From UC News:
'Lost Boys of Sudan' Speaker to Highlight International Education Week at UC
Keynote speaker Bol Aweng was among 35,000 so-called 'Lost Boys' when he fled his village in southern Sudan when it came under attack by government troops in 1987.
Date: 10/12/2011 12:00:00 AMPhotos By: Provided
By: International Programs
By: International Programs
The University of Cincinnati highlights International Education Week with keynote speaker Bol Aweng, one of the 35,000 so-called Lost Boys who fled southern Sudan during the second Sudanese Civil War. Aweng will detail his life then and now when he speaks at UC from 7-8:30 p.m., Tuesday, Nov. 15, in Room 400 A,B,C of Tangeman University Center (TUC). The event is free and open to the public.
As a six year old boy, Bol Aweng fled his village in 1987 when it was attacked, bombed and burned by government troops. While walking 1,500 miles to Ethiopia and then to Kenya, he survived attacks by government troops, starvation, illness and attacks by wild animals.
Of the 35,000 Lost Boys that fled Southern Sudan, he was among the 16,000 who safely arrived in Kenya. Aweng spent fourteen years in refugee camps until he was approved for resettlement in the United States by the United Nations High Commissioner for Refugees. He arrived in Nashville, Tenn., in 2001, where he worked at low-wage jobs while earning an associate's degree in computer technology. He then moved to Columbus, Ohio to attend The Ohio State University. Aweng became a U.S. citizen in 2007 and graduated from OSU with a degree in fine arts.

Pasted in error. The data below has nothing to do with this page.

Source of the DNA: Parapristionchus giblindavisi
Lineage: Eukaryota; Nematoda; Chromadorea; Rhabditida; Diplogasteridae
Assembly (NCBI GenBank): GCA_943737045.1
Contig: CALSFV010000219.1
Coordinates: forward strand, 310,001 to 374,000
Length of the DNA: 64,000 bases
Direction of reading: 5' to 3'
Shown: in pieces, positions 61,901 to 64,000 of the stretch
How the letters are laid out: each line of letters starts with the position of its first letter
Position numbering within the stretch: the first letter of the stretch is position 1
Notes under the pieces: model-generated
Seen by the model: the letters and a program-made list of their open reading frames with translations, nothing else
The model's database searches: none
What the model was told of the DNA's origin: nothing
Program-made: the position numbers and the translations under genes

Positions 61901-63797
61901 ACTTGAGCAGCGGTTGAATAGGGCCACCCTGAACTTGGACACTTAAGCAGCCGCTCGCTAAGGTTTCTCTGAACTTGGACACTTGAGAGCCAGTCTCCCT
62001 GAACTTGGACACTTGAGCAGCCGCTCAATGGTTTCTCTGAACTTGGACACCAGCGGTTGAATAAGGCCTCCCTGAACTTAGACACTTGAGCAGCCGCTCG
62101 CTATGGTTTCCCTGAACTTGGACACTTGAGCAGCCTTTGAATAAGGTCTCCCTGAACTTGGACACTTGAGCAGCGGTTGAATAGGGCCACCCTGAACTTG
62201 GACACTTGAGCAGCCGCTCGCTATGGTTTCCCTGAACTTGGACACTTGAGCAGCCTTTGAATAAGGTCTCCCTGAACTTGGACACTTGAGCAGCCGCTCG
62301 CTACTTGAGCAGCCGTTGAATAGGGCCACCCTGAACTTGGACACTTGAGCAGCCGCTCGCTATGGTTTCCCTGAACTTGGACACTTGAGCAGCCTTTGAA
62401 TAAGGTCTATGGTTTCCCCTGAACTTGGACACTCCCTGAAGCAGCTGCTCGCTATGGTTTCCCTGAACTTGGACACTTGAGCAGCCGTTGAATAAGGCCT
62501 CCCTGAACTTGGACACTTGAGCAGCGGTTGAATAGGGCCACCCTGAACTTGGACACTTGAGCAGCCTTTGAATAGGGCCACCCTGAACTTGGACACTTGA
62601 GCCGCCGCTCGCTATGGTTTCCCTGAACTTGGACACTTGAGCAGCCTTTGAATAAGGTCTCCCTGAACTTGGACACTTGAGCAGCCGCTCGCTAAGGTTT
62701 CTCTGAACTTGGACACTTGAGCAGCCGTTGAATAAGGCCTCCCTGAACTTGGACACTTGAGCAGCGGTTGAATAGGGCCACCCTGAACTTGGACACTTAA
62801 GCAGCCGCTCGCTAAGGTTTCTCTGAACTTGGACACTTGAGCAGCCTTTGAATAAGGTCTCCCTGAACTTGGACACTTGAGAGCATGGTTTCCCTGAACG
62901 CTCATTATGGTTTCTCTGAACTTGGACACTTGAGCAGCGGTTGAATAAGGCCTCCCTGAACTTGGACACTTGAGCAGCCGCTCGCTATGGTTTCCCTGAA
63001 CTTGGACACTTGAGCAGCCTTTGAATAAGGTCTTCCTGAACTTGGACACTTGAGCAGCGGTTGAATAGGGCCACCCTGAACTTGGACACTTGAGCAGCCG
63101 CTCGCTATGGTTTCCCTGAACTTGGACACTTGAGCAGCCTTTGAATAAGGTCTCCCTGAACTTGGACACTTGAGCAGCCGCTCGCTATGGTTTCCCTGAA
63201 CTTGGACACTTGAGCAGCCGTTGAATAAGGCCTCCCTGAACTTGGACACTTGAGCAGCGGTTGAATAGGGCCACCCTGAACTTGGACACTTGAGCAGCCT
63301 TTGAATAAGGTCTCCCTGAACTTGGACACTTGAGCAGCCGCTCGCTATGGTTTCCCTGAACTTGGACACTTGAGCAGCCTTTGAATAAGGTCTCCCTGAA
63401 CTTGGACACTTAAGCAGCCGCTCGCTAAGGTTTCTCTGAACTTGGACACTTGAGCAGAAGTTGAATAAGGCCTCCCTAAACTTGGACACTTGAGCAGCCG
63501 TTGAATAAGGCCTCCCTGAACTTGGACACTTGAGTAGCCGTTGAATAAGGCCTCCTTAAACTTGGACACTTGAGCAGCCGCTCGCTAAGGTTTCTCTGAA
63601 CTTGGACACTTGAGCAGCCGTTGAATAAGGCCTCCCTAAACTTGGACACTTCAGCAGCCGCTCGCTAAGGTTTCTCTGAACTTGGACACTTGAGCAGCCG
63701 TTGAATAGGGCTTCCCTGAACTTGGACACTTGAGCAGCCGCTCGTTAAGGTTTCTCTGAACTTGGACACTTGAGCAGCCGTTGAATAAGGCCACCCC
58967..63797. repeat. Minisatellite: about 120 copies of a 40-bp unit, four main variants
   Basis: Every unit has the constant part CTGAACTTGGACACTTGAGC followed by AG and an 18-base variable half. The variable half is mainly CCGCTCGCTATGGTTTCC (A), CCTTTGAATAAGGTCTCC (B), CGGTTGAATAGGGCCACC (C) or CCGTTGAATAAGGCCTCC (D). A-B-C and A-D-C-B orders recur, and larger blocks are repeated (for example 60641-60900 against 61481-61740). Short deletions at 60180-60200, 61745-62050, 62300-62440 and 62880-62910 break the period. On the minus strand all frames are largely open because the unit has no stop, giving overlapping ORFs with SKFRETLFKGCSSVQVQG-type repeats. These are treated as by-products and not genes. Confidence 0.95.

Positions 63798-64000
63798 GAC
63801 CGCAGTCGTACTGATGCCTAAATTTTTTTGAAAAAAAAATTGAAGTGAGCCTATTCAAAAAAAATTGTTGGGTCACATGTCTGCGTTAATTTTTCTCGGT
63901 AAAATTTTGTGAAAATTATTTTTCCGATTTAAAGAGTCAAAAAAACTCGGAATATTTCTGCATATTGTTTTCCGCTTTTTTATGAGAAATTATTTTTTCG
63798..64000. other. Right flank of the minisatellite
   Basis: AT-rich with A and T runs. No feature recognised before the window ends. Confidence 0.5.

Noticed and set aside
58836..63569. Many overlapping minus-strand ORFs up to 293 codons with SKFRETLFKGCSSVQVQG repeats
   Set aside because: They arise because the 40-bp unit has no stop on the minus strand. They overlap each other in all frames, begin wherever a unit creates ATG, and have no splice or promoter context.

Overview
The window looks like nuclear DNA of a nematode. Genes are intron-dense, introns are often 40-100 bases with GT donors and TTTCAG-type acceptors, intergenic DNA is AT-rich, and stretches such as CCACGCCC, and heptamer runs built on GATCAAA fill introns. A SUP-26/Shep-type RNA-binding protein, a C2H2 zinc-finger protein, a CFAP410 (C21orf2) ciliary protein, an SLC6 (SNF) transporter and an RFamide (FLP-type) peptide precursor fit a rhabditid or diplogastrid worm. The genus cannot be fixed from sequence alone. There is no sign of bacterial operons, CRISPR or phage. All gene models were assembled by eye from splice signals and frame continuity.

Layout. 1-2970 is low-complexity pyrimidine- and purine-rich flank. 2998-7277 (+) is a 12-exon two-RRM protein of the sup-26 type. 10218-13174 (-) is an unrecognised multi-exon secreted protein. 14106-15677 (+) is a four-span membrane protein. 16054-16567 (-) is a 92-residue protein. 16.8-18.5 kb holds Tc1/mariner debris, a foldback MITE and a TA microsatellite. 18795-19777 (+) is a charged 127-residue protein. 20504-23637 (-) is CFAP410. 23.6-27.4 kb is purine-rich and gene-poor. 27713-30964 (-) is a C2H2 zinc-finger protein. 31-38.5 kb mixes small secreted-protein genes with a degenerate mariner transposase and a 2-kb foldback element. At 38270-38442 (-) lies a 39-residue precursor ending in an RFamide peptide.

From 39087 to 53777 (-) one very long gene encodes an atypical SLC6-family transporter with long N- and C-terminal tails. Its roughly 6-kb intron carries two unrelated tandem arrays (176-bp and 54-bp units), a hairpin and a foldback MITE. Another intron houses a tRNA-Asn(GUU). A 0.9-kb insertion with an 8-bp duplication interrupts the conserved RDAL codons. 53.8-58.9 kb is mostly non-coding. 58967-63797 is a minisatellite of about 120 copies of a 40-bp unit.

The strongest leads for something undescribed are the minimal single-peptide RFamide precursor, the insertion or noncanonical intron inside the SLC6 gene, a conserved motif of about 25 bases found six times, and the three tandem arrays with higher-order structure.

Aweng returned to his Southern Sudanese village of Piol in December 2007. It was a bittersweet reunion with family he had not seen in 20 years. Seeing his mother, meeting new siblings and being with aging grandparents was exceptionally gratifying. However he also learned details of family members who had not survived the destruction of his village. The living conditions in the village deeply concerned him. There were no buildings left after the bombing, only family tukals (huts) had been re-built. Families had very little food and there were no schools. Very few in the village could read or write, and only one person in the village had a job. The only health care was provided by a young man who had a second grade education in English. He had a chair and a card table and a small box of malaria medications, aspirin and cough syrup provided by UNICEF.
At his UC appearance, Aweng will describe how he is using his skills and experience to make a difference in his Sudanese community. He and others are determined to operate a health clinic to meet the basic healthcare needs in their village. Learn more about this project at www.sudanclinic.org.
To learn more about the Lost Boys of Sudan, attend a showing of “God Grew Tired of Us” prior to the event. The film will be shown from 2-4 p.m., Monday, Nov. 14, in the MainStreet Cinema.See http://www.uc.edu/content/dam/uc/international/docs/List%20of%20All%20IEW%20Events%2011Adraft4.pdf for a complete listing of events scheduled during International Education Week.
International Education Week at UC is an opportunity to celebrate the benefits of international education and exchange worldwide.